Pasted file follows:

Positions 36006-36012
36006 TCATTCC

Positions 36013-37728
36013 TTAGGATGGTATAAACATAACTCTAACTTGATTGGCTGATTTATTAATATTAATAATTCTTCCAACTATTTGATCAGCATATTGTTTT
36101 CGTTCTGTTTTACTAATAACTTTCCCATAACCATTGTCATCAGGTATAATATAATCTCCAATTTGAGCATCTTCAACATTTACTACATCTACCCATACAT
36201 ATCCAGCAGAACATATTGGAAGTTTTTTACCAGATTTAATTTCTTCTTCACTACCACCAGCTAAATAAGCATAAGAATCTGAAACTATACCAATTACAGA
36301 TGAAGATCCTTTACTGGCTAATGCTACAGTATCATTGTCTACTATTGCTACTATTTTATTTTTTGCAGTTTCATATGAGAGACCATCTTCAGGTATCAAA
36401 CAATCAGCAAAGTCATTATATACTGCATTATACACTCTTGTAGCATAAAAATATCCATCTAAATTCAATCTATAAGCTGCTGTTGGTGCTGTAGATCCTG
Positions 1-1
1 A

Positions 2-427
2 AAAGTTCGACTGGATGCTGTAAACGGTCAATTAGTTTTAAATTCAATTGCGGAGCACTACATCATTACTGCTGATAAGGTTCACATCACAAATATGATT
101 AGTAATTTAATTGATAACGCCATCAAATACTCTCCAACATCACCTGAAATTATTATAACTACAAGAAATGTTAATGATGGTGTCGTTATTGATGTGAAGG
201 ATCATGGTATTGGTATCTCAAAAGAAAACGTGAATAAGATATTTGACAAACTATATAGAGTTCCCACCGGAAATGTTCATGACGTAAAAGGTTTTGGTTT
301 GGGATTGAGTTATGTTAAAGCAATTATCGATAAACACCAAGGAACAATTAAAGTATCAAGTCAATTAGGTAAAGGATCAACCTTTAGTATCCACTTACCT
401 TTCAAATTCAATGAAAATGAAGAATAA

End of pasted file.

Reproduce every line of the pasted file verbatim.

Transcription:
Positions 36006-36012
36006 TCATTCC

Positions 36013-37728
36013 TTAGGATGGTATAAACATAACTCTAACTTGATTGGCTGATTTATTAATATTAATAATTCTTCCAACTATTTGATCAGCATATTGTTTT
36101 CGTTCTGTTTTACTAATAACTTTCCCATAACCATTGTCATCAGGTATAATATAATCTCCAATTTGAGCATCTTCAACATTTACTACATCTACCCATACAT
36201 ATCCAGCAGAACATATTGGAAGTTTTTTACCAGATTTAATTTCTTCTTCACTACCACCAGCTAAATAAGCATAAGAATCTGAAACTATACCAATTACAGA
36301 TGAAGATCCTTTACTGGCTAATGCTACAGTATCATTGTCTACTATTGCTACTATTTTATTTTTTGCAGTTTCATATGAGAGACCATCTTCAGGTATCAAA
36401 CAATCAGCAAAGTCATTATATACTGCATTATACACTCTTGTAGCATAAAAATATCCATCTAAATTCAATCTATAAGCTGCTGTTGGTGCTGTAGATCCTG
Positions 1-1
1 A

Positions 2-427
2 AAAGTTCGACTGGATGCTGTAAACGGTCAATTAGTTTTAAATTCAATTGCGGAGCACTACATCATTACTGCTGATAAGGTTCACATCACAAATATGATT
101 AGTAATTTAATTGATAACGCCATCAAATACTCTCCAACATCACCTGAAATTATTATAACTACAAGAAATGTTAATGATGGTGTCGTTATTGATGTGAAGG
201 ATCATGGTATTGGTATCTCAAAAGAAAACGTGAATAAGATATTTGACAAACTATATAGAGTTCCCACCGGAAATGTTCATGACGTAAAAGGTTTTGGTTT
301 GGGATTGAGTTATGTTAAAGCAATTATCGATAAACACCAAGGAACAATTAAAGTATCAAGTCAATTAGGTAAAGGATCAACCTTTAGTATCCACTTACCT
401 TTCAAATTCAATGAAAATGAAGAATAA